Throughout last week's Airline Passenger Experience Expo, the primary news pouring out was about inflight entertainment and connectivity. The death knell began to ring a few years ago for the traditional seat back TV, as analysts foresaw the growth of personal devices like laptops, phones and tablets.
At a speech during the convention, International Air Transport Association Manager of Passenger Experience Development Dimiter Zahariev told the audience that Wifi is the 4th utility, after electricity, gas and water. I would agree to that for the most part, but that message really put the importance of Wifi into perspective for me. When I'm flying, I still view it as a luxury, and usually never purchase it on flights that are under two hours.
But in my life on the ground, it does feel like a true need. I use it for everything from this website, to bill paying, buying goods and services, entertainment and interacting with friends and family. In addition, my presence and activity on social media is largely responsible for making the professional contacts that led to me to being a writer here.
Current and future applications of inflight entertainment and connectivity video by Thales
Touring the convention center floor, you'd think that connectivity is the only thing that matters now, except for shoe-horning as many people into as little space as possible. While there are still a few airlines out there using VHS tapes to show movies on ceiling mounted CRT televisions, they're no longer the norm. Many airlines have moved on to other technologies, and much of that involves providing streaming content in some form.
Passenger using Gogo wifi. Photo via Gogo
What are those streaming options? The cheapest option for airlines is AVOD, or Available Video On Demand. Because the majority of passengers now travel with a smartphone, tablet or laptop, it's easy for airlines to offer wifi or streaming video via a subscription during the flight. Traditional inflight entertainment systems add a lot of fuel-consuming weight to the aircraft. But a wifi radome on top of the plane only adds a couple of hundred pounds, which is pretty minimal. Airlines may also choose to loan out tablets or rent them for a fee during a flight. In the photo at the top, we see a Samsung tablet clipped into the back of a seat, which serves the same purpose as the traditional system without the weight and maintenance costs to the airline.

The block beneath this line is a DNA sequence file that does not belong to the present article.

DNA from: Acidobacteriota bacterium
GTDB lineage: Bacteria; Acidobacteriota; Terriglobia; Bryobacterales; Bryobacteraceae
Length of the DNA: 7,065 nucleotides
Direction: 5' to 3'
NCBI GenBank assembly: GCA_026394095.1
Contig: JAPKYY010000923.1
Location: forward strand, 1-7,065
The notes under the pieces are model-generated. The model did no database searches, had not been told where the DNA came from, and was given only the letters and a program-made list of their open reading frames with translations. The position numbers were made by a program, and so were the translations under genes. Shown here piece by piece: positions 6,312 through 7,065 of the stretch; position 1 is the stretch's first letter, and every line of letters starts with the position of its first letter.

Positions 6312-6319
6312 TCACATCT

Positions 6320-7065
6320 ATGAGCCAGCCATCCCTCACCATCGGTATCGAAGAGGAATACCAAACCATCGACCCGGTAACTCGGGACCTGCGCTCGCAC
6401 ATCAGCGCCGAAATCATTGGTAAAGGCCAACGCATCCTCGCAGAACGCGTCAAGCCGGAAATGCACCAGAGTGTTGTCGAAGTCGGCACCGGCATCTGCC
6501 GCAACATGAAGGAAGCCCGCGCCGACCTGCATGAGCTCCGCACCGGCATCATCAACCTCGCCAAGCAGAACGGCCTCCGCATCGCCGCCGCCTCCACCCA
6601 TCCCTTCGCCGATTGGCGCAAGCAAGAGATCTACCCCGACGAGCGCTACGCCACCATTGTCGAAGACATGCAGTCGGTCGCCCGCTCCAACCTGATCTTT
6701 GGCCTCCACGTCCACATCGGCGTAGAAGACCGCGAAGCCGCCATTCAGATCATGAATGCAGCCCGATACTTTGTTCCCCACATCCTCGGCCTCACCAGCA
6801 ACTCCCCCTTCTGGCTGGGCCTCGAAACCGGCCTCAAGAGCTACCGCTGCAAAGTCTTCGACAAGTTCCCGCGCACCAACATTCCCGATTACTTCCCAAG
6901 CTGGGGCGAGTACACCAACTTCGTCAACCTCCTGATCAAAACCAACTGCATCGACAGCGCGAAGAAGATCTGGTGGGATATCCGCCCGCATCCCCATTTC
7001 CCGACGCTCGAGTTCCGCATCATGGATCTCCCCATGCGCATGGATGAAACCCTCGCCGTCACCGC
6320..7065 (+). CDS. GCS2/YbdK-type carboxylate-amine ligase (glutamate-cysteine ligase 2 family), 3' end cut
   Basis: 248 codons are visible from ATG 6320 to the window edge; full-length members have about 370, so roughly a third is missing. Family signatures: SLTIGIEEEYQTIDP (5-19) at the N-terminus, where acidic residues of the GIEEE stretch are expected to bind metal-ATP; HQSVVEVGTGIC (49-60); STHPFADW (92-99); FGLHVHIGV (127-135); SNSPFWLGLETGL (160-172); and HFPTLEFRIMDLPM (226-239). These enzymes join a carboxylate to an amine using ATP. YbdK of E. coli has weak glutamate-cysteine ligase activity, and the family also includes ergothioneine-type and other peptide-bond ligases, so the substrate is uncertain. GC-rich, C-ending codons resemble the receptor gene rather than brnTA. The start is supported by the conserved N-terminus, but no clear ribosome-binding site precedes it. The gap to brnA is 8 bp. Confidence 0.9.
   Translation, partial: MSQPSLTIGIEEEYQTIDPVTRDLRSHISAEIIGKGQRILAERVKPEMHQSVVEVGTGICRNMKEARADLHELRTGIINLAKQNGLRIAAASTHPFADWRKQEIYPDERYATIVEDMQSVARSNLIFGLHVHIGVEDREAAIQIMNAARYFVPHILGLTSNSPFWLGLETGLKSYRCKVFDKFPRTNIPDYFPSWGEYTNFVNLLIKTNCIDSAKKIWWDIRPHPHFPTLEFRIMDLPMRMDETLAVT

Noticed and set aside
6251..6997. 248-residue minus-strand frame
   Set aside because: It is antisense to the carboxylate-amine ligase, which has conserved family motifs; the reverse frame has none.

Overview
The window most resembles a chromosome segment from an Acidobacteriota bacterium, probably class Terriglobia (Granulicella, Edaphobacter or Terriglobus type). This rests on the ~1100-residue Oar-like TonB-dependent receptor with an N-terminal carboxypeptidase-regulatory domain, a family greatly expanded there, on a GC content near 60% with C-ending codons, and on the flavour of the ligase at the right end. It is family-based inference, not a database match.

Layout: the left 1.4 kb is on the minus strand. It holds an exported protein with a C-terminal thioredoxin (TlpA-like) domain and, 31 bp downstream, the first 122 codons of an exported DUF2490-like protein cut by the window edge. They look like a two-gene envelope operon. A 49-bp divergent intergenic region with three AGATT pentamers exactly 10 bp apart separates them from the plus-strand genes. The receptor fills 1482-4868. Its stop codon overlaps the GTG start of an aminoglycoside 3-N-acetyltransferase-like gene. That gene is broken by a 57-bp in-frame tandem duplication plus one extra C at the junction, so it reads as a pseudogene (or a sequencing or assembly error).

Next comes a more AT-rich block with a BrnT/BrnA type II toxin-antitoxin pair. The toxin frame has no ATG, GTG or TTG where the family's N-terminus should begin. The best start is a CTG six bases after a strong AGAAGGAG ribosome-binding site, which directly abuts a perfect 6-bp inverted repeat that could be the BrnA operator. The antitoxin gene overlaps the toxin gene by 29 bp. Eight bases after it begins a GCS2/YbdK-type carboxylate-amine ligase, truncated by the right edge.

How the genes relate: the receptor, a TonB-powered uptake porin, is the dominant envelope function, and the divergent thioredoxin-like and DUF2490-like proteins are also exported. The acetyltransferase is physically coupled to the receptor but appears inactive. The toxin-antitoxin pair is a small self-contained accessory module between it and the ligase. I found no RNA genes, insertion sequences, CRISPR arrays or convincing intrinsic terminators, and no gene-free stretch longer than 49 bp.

The IATA says airline passengers want a personalized experience during their flight. Passengers want to not only choose their seats, but also products like movies, meals and wine. Passengers want the choice of how they connect — more than just "here's your wifi." They want to connect with friends and family via video chat services like Skype. IATA says 56 percent of passengers want to be able to interact with the airline. I did that yesterday, as I flew from Denver to Los Angeles on United and gave them some feedback via Twitter about their new Wifi service, which is currently in beta testing.
As our personal space on planes decreases, entertainment and productivity options are increasing as airlines and their technology providers are designing and implementing ways to make flying more enjoyable. Of course it's up to the airlines as to whether we'll get to see any of these advances, or which ones we'll get to see. But at least we know there's hope.